Christie’s Chronicles: These are a few of my favorite things

Christie Mastric

I don’t care how much you feel at home in an area or how long you’ve lived there. Some spots will hold more of an attraction than others.

Take me, for instance. I love a lot of places in Marquette County and other regions in the Upper Peninsula, but Chocolay Township holds a special place in my heart. I think it’s the sandy “jack pine-niness” of the area, although the sand can be problematic.

A few years back, as the intrepid reporter than I was and hopefully still am, I was sent out to track down a possible brush fire in the eastern part of the township, or just out of its boundaries. Anyway, It turned out to be not a blaze, but, I suspect, a “sand devil” that was stirring up everything.

As I recall, the devil was located not too far off M-28, so maybe a passerby saw dust, mistook it for smoke and called the fire department, which was understandable and maybe the responsible thing to do. It reminded me of a version of hell in a “Twilight Zone” episode called “The Hunt,” with only smoke as a clue to the evil that was off in the distance.

I’m a big TZ fan, so maybe that’s why this minor incident sticks with me.

Anyway, Chocolay Township survived the alleged sand devil and remains intact to the best of my knowledge.

Speaking of M-28, I don’t get out to Lakenenland Sculpture Park as much as I would like, but I plan to make more trips in 2023. My first goal is to not add extra syllables to the name, and refrain from saying “Lakenenenenland.” My second goal is to leisurely walk by the whimsical metal creations you can’t see anywhere else and really enjoy them, and perhaps let my imagination run wild. Would they resemble something out of an “Outer Limits” episode? (OK, not TZ, but close.)

Another favorite place of mine is the small garden located in the Keweenaw Peninsula mining ghost town of Central, located off U.S. 41. Along with the mining ruins, which spur the imagination, it has renovated buildings, trails with thimbleberries and a visitor center. However, the small garden is this little oasis in the middle of historic buildings and wilderness, and I’m a sucker for little oases.

Some people love large, wild spaces, and so do I. But I often appreciate the tiny spots more.

Unfortunately, I don’t get up to this area much, so when I do, I have to pack a lot of thoughts and ruminations in a short time. Maybe that’s partly why I love the small spaces.

Streets even fall into this category. Take Second Street in the city of Marquette, for example. It’s really only a few blocks long, and to some might even border on being a dead end road.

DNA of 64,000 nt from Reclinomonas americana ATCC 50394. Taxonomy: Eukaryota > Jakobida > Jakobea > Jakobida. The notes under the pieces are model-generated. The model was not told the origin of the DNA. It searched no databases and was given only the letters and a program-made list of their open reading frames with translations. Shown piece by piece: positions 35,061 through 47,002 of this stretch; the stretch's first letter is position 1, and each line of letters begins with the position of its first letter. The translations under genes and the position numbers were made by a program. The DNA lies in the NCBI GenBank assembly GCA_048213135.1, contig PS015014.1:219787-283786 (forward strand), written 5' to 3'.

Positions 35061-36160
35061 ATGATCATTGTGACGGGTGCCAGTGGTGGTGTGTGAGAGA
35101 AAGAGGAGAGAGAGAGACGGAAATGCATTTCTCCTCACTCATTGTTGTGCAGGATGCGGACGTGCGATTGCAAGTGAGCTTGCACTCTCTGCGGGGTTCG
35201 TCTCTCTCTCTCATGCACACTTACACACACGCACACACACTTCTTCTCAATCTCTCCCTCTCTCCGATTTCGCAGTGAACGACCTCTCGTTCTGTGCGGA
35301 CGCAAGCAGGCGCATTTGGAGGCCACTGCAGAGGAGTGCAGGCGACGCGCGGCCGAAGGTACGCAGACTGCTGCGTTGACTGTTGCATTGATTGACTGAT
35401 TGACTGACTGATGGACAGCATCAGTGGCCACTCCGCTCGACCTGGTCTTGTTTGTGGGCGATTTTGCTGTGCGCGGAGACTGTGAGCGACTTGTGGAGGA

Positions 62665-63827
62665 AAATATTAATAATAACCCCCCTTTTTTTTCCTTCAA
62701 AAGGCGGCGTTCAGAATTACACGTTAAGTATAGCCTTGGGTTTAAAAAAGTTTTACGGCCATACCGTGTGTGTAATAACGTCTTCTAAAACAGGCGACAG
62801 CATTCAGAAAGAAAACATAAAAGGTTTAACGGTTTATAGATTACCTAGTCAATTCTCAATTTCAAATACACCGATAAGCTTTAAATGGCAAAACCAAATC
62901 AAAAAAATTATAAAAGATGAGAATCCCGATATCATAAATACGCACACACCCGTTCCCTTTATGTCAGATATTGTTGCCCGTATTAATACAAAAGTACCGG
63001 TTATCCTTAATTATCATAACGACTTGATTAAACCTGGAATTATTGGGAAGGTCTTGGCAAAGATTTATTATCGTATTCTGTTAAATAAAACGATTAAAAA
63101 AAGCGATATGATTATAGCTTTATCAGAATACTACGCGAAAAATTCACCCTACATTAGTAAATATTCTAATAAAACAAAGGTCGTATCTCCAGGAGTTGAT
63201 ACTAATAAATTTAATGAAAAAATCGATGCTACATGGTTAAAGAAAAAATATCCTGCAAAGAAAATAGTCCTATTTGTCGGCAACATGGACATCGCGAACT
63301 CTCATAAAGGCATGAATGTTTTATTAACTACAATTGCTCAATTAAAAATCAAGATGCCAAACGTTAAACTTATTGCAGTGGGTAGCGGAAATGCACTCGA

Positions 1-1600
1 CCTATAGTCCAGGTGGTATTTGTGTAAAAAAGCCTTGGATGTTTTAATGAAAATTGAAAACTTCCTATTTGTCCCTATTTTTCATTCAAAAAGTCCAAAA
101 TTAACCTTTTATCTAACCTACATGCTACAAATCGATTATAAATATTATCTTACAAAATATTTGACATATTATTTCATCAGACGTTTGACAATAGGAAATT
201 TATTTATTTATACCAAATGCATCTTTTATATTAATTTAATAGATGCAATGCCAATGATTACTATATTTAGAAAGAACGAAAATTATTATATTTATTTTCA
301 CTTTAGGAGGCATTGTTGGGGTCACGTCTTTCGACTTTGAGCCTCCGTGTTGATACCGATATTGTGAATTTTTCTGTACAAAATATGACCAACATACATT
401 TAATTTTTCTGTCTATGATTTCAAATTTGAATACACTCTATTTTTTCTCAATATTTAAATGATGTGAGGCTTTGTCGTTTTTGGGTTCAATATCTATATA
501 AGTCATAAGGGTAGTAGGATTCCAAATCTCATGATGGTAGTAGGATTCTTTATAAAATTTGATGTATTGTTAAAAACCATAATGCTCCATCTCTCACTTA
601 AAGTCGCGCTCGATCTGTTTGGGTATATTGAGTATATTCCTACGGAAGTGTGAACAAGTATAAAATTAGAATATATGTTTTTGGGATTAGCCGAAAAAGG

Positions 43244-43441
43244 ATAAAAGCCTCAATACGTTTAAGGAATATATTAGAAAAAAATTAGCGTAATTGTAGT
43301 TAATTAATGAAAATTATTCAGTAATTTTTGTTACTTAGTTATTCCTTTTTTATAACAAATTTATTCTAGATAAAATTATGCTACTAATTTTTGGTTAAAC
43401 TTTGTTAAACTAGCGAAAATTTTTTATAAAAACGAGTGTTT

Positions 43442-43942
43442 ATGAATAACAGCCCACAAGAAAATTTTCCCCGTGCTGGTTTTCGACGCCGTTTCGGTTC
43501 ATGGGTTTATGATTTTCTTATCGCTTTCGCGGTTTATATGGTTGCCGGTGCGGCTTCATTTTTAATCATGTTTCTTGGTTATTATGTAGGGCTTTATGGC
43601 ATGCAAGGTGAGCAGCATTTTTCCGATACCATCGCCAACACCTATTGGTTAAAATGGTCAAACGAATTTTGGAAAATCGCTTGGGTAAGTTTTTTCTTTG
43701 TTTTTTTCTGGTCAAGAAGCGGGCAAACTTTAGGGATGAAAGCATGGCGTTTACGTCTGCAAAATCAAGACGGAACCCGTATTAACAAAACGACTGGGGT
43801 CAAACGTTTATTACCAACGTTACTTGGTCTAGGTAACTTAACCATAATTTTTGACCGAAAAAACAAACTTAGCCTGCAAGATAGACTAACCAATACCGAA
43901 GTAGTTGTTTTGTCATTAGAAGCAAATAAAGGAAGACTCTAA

But this length-challenged street is charming, with unique bungalows and an all-around cozy feel. I used make a point of driving my dogs to this street, getting out of my car and walking them up and down the blocks, always being careful to park carefully and pick up after them.

Unfortunately, one of my dogs passed a little over a year ago, and my surviving dog can barely get around. Maybe sometime in the not-too-distant future I’ll drive myself over to Second Street for a brief solo walk.

So, to any Second Street resident who sees a short woman apparently aimlessly walking up and down the street, fear not. I have only the most passive of intentions.

This seems to apply to the inside of abodes for me as well. My sister lives in a fairly large house in a western Chicago suburb, and I overheard her talk once about the one room they don’t use as much the others: the living room. It’s not the same as the family room, or the room with the computer, or the kitchen or the bedrooms. It’s more like a sitting area.

Yet, a few Christmases ago, I found myself lying on the coach and looking at the furniture and the art on the walls, with no deep thoughts running through my brain. Someone walked by me, and as I recall, I said, “I like to veg in here.”

Nothing was expected of me. I didn’t have to talk with anybody or listen to them, or get involved in a movie. Not that those activities are a waste of time — I have been known to socialize — but the small living room was a good spot for a respite.

So, I suppose my list of favorite things tends to be small-scale stuff, or stuff off the beaten path. Maybe it’s because I and I alone am there to appreciate it in solitude.


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